Let us know what's on your mind when your mind is on money.

Give us a call at 1-800-648-5114, send us a message on Facebook or tweet at us. We're@MarketplaceWKND

The pipeline to become a pilot

Sep 16, 2016

On today's show, we'll talk about Unilever's possible purchase of the Honest Company, a startup owned by Jessica Alba; two American Airlines subsidiaries that are pushing for more pilots by offering more pay; and the ancestral home of Donald Trump's grandparents: Kallstadt, Germany.

Unilever might buy Jessica Alba's Honest Company

Sep 16, 2016
Lane Wallace

The Honest Company, a natural home products startup, could be getting snapped up by a big buyer.

The Wall Street Journal is reporting Unilever is “in talks” with the five-year-old company founded by actress Jessica Alba, and could offer more than $1 billion in the deal.

Desperately need pilots? Try paying them more

Sep 16, 2016
Gigi Douban

Two American Airlines subsidiaries announced plans to boost the starting pay for regional pilots, in some cases increasing pay by 56 percent. On top of that, the regional carriers, PSA Airlines and Envoy Air, will offer bigger sign-on and retention bonuses, all in the hopes the move will ease a pilot shortage. 

Why the shortage? It’s way harder than it used to be to become a regional pilot. And the pay is terrible. 

The rise of Trump tourism in Kallstadt, Germany

Sep 16, 2016
John Laurenson

People come a long way for stuffed sow’s stomach, as you can imagine. This and the locally produced white wine. So, said Kallstadt mayor Thomas Jaworek, this village of just 1,200 inhabitants already has 300 beds in its hotels and 1800 places in its restaurants.

"Trump tourism?" I ask him.

"Very little."

But the fact that Donald Trump’s grandparents came from this tiny village not far from the River Rhine is starting to rival the sow’s stomach as Kallstadt’s claim to fame.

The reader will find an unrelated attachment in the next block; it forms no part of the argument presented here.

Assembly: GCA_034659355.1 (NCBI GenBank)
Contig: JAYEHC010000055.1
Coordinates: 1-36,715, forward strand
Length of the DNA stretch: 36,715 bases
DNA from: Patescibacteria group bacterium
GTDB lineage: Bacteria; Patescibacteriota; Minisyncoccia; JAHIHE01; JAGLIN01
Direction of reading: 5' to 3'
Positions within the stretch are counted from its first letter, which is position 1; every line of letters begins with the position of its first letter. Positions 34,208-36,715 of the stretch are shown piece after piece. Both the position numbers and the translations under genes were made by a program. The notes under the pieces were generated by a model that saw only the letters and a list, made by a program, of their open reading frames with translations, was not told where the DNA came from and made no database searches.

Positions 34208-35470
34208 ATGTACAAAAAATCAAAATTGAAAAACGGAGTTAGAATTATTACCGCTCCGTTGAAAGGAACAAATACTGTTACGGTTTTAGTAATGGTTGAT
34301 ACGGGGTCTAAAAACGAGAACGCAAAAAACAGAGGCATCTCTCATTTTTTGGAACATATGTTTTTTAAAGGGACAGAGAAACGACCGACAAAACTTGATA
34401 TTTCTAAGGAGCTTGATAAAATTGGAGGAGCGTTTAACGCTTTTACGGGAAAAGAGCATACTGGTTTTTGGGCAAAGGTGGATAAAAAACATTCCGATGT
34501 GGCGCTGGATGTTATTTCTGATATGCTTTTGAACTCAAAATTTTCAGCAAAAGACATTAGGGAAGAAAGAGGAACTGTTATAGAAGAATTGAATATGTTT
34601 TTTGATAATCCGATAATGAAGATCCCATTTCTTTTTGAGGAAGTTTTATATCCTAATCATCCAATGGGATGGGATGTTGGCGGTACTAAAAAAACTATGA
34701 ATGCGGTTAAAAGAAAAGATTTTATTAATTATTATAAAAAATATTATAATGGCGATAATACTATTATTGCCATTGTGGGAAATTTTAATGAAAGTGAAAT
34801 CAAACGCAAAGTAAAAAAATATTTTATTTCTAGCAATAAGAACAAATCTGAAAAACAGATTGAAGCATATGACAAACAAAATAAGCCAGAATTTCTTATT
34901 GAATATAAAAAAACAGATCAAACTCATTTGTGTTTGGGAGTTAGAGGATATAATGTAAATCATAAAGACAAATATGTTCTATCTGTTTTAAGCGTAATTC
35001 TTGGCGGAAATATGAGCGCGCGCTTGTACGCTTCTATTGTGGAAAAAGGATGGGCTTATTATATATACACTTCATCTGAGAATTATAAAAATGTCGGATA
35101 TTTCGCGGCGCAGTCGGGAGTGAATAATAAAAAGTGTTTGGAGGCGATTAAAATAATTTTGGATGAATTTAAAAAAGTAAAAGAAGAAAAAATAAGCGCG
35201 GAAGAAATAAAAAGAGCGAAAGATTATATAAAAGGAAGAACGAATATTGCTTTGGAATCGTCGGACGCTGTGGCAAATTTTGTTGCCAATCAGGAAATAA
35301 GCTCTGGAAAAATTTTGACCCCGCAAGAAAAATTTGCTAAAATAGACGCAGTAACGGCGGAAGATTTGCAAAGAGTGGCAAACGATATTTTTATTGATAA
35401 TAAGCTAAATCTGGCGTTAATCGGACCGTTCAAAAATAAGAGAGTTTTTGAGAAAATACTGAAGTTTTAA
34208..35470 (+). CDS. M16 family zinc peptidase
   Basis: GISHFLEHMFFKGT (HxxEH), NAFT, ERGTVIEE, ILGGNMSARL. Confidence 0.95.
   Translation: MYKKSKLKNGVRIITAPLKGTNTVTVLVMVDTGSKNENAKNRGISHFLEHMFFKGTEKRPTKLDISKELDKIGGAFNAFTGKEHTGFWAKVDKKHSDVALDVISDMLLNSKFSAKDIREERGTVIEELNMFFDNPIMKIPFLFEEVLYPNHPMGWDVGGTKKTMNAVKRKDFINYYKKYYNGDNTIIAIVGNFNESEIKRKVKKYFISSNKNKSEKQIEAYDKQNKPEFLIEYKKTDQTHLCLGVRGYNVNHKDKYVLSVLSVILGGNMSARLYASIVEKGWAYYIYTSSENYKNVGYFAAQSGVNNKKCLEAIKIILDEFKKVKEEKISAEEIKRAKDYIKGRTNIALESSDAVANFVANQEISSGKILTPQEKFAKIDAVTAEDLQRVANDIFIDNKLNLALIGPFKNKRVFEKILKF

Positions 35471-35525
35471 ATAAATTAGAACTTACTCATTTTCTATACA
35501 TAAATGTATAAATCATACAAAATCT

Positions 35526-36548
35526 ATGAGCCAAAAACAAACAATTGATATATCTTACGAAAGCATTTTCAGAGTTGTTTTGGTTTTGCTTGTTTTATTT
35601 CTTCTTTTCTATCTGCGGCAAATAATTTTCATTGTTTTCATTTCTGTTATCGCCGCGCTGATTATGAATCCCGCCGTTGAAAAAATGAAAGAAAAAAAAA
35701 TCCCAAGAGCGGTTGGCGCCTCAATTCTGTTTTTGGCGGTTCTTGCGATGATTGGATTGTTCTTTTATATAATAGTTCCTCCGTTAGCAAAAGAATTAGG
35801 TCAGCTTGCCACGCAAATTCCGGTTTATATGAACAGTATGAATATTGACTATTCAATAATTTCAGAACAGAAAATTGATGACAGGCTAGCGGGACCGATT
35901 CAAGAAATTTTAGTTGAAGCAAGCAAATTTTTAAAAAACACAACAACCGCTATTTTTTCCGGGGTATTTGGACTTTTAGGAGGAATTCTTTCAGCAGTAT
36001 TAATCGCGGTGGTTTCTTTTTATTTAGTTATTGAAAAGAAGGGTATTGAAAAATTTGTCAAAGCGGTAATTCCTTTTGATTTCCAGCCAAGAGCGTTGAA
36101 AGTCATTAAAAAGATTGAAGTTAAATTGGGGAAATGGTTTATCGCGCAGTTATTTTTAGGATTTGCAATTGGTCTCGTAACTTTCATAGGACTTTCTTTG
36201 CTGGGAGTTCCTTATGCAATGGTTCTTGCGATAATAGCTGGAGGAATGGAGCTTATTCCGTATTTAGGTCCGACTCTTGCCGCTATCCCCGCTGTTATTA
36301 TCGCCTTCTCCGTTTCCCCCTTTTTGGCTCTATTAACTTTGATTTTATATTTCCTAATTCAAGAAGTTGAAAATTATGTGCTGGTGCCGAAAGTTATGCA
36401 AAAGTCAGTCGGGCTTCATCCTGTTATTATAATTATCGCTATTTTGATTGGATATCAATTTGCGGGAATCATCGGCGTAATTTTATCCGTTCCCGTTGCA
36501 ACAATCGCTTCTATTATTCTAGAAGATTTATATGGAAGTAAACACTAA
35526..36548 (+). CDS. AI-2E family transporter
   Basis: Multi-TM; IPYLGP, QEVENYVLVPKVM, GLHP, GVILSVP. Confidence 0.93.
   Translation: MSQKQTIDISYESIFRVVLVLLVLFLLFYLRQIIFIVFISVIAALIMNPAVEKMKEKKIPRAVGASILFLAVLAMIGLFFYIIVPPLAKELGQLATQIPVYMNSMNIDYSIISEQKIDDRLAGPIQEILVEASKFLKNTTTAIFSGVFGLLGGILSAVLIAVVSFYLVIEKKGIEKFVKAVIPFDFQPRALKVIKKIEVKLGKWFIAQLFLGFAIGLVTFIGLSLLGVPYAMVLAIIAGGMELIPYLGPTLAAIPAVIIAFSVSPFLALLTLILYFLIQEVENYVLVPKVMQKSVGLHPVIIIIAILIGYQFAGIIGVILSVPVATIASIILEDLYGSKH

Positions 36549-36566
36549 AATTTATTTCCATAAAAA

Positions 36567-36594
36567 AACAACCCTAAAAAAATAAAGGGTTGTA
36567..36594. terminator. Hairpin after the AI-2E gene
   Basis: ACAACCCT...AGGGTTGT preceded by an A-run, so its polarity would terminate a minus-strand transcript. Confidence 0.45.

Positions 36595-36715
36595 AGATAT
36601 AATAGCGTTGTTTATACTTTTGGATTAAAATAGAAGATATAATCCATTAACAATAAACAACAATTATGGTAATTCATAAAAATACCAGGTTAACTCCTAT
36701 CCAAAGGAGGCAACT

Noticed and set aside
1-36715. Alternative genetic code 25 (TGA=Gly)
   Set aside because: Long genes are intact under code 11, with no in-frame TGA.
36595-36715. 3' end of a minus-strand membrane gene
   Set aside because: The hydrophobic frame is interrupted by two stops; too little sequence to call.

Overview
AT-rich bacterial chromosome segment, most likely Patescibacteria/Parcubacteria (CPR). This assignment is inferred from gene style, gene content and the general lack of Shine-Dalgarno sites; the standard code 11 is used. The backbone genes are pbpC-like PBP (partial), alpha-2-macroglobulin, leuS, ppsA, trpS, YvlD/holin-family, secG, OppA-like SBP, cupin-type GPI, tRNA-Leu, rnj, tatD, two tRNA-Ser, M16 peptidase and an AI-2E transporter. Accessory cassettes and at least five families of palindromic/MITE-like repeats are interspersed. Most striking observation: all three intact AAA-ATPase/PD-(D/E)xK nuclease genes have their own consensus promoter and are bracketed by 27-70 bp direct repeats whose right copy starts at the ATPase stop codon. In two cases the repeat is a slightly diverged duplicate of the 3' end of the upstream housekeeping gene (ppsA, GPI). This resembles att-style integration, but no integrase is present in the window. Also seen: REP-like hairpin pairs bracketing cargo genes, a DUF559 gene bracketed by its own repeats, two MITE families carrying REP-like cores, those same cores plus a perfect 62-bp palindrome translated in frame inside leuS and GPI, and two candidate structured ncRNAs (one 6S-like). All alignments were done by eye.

Trump said Ford's move to Mexico is a 'disgrace'

Sep 15, 2016
Kai Ryssdal

One more item about Donald Trump and his speech at the Economic Club of New York. Mr. Trump got to talking about manufacturing and yesterday's news that Ford's gonna move its small car division to Mexico.

Here's what he said: "To think that Ford is moving its small car division is a disgrace, its disgraceful. It's disgraceful that our politicians allow them to get away with it."

Should banks get an early peek at stress tests?

Sep 15, 2016
Kim Adams

A group representing some of America's top bank executives is arguing the Federal Reserve should be more transparent in its process for coming up with "stress tests."

The Committee on Capital Markets Regulation said in a new report that the process the Federal Reserve uses for coming up with the tests is so opaque, it might be illegal.

Donna Tam

Laurene Powell Jobs announced this week that she is increasing her commitment to redesign high school education by awarding $100 million to 10 schools in the U.S.

A month-to-month drop in U.S. retail sales

Sep 15, 2016

On today's show, we'll talk about a drop in U.S. retail sales; the costs and benefits of monitoring early prostate cancer; and a new sanctuary for retired chimpanzees.

Andy Uhler

According to the Organization for Economic Cooperation and Development, the Brazilian economy contracted by about 4 percent in 2015 and is expected to do the same this year. Unemployment sits at about 11 percent and inflation is rampant. After Dilma Rousseff was impeached earlier this year, the new government set about trying to figure out a way to fix thing. The latest solution being tossed around is privatization.

Reema Khrais

Students may be back in class, but many public schools are still scrambling to find teachers. Not only are fewer people coming into the profession, lots of teachers are leaving after just a couple years, according to a new report from the Learning Policy Institute. Last year, public schools were short some 60,000 teachers, and if things don't turn around, the shortage could nearly double within a couple years, the report said.    

Click the above audio to hear the full story.